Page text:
sive admonition. It is laid before me as part of a system; and I am somehow restrained from submitting my heart to the fulness of its influence by the severe and authoritative qualifications which are laid upon it. There is so much said about the dangers of selfrighteousness, that I am afraid to trust myself with any attempts at righteousness at all; and for the simple obedience of love which the gospel teaches me, I either give up obedience entirely, or I find it prove fatiguing, because in addition to the simple feeling, I have also to give it its proper place in the fabric of orthodoxy, and to wield a most cumbersome machinery of principles and explanations along with it. I feel the influence of these systems to be most unfortunate in the pulpit. Were I to accommodate to the previous state of discipline and education among my hearers, I could not get in a single precept without spending more than double the time necessary for announcing it, in satisfying them of its due subordination to the leading principles of the system. Now I would ask, Is this ever done by Paul or any of the Apostles? Do they feel any restraint or any hesitation in being practical? Is not this scrupulous deference to the factitious orthodoxy of Calvin a principle altogether foreign and subsequent to the native influence of Divine truth on the heart? With what perfect freedom from all this parade and all this scrupulosity do Christ and his apostles make their transition from doctrine to practice, and expand with the most warm and earnest and affectionate exhortation! No, my dear Sir, our divinity is not of the right kind unless it be a fair transcript of that divinity which exists in the New Testament. I admit the doctrine of good works, not because it comes to me in the shape of a corollary to the demonstrations of the schoolmen, but because it comes to me in warm and immediate efficacy from If ye love me, keep my commandments.' I do not think I can be wrong in calling no man master but Christ; and at all events it is making faith in Him my security and my refuge. I summon up the conception of Jesus as my friend, and with such an image in my heart, I feel the intolerance of orthodoxy stript of all its terrors. I repair to the grand principle of faith as my refuge not merely against the anxieties of certain guilt, but against the anxieties of possible ignorance; and that very doctrine of the sufficiency of Christ which occupies so high, though not too high, a place in their systems, I convert into my defence and my protection when they frown condemnation upon me. That which availeth is, 'Faith working by love;' and if the love of Christ be shed abroad upon our hearts by the Holy Spirit, it is to be rejoiced in as the 'pledge and the earnest of our inheritance.' This is the attainment which we must strive after; and we have the highest authority for believing, that prayer and diligence, and the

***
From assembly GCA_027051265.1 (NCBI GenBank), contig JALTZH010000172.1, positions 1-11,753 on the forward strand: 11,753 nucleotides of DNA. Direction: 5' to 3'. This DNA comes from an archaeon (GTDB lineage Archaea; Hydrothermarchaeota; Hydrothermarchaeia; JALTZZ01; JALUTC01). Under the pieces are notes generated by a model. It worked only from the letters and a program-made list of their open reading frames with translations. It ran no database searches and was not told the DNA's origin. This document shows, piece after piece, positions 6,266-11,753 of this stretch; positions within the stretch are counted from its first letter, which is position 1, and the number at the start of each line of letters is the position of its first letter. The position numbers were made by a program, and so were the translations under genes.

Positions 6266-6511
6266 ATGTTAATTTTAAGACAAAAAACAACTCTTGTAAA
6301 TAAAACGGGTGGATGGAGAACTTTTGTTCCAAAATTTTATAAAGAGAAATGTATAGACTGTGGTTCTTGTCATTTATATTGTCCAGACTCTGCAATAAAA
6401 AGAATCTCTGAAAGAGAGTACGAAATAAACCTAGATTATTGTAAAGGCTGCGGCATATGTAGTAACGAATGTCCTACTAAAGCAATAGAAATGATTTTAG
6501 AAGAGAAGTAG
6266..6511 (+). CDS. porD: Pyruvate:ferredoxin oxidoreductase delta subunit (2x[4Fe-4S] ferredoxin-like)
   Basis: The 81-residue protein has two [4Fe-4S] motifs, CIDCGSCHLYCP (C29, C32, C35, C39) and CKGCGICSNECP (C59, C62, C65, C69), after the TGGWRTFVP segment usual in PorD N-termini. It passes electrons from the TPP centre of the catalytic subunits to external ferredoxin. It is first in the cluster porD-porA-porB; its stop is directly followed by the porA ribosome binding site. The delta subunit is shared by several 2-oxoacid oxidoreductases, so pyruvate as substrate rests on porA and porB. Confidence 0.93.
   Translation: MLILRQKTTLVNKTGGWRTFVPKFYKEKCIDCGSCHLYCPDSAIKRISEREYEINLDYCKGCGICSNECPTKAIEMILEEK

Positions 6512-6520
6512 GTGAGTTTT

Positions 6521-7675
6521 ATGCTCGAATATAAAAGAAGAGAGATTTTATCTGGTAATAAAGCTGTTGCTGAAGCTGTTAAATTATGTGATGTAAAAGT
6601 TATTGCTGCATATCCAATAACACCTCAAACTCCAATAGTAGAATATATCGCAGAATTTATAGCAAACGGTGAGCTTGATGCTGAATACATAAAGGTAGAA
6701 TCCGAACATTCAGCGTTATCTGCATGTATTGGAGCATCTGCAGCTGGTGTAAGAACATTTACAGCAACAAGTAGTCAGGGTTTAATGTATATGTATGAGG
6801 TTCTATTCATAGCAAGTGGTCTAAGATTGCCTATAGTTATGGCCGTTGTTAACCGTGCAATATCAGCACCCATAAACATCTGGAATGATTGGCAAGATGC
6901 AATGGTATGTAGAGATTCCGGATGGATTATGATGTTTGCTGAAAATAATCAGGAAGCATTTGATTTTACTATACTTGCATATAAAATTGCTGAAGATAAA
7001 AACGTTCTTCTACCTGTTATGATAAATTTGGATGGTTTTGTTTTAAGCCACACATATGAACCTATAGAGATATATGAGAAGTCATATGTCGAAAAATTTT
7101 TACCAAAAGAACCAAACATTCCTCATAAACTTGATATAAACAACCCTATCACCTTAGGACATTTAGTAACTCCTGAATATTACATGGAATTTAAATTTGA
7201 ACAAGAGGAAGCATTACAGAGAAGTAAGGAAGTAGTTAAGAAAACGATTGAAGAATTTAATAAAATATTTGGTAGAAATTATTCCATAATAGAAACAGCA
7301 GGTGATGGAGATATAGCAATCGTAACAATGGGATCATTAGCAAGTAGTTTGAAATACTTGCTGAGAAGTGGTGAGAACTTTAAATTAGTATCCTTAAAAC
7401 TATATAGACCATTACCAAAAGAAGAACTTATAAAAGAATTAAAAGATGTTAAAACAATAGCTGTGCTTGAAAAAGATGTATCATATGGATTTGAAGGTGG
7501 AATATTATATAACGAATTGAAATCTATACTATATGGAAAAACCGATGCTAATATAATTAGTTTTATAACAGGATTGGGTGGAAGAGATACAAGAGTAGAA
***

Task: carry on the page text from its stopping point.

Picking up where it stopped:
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exercises of patience and faith, are means which, if strenuously persevered in, are never resorted to in vain.”—Vol. I. p. 243.

In addition to the publications which we have incidentally mentioned, Dr. Chalmers' principal writings, up to this period of his life, consisted of an Essay on the Evidences of Christianity in the Edinburgh Encyclopædia, originally written in the driest season of his mind, and confined to the external argument; a volume of Astronomical Discourses, which he afterwards justly looked upon as a florid and juvenile production, but which ran a successful race with the "Tales of my Landlord," and reached a circulation of twenty thousand in one year; a volume of Congregational Sermons preached in the Tron Church; a series of periodical tracts, afterwards collected into a work entitled "The Civic and Christian Economy of Large Towns;" and a volume of Sermons, published in 1820, "On the Application of Christianity to the Commercial and Ordinary affairs of Life," which he himself regarded as the happiest and most useful of his pulpit labours.


The Natural History of the Varieties of Man. By R. G. Latham, M.D., &c. London: John Van Voorst, Paternoster Row. 1850.

WE cannot pretend, in any critical sense, to review the elaborate volume before us, abounding as it does in learned detail; but we may briefly pen down remarks which occur to us, and point out what may serve to excite the reader's curiosity.

The author regards the subject as so much the grander and the worthier of pursuit, because it is a growing one; and while admiring highly the great work of the lamented Prichard, yet desires to show his admiration by helping the science onward, not by resting on Prichard's attain



Dr. Latham, in many respects, writes like a Frenchman. His perpetual effort is after scientific and even mathematical form, as well as scientific accuracy. sharp brevity of sentence, and a systematic arrangement of details, is perhaps natural to him, even when he does not aim at it. We presume that this really tends towards the perfection of the science; if it be not always altogether in conformity with English taste. Opening at random, we take a sample of his small type paragraphs, in which he is accustomed to present to the reader condensed results. But it must not be supposed that more than a fraction of the book is in this style.


"Area. From the small islands to the west of the Pelews, to Easter island, west and east. From the Mariannes and the Sandwich Islands north, to New Zealand south.

"Physical Conformation.- Modified Protonesian. Stature, perhaps taller; tendency to corpulence more common; colour oftener approaching that of the European; hair often waved or curling; nose frequently aquiline.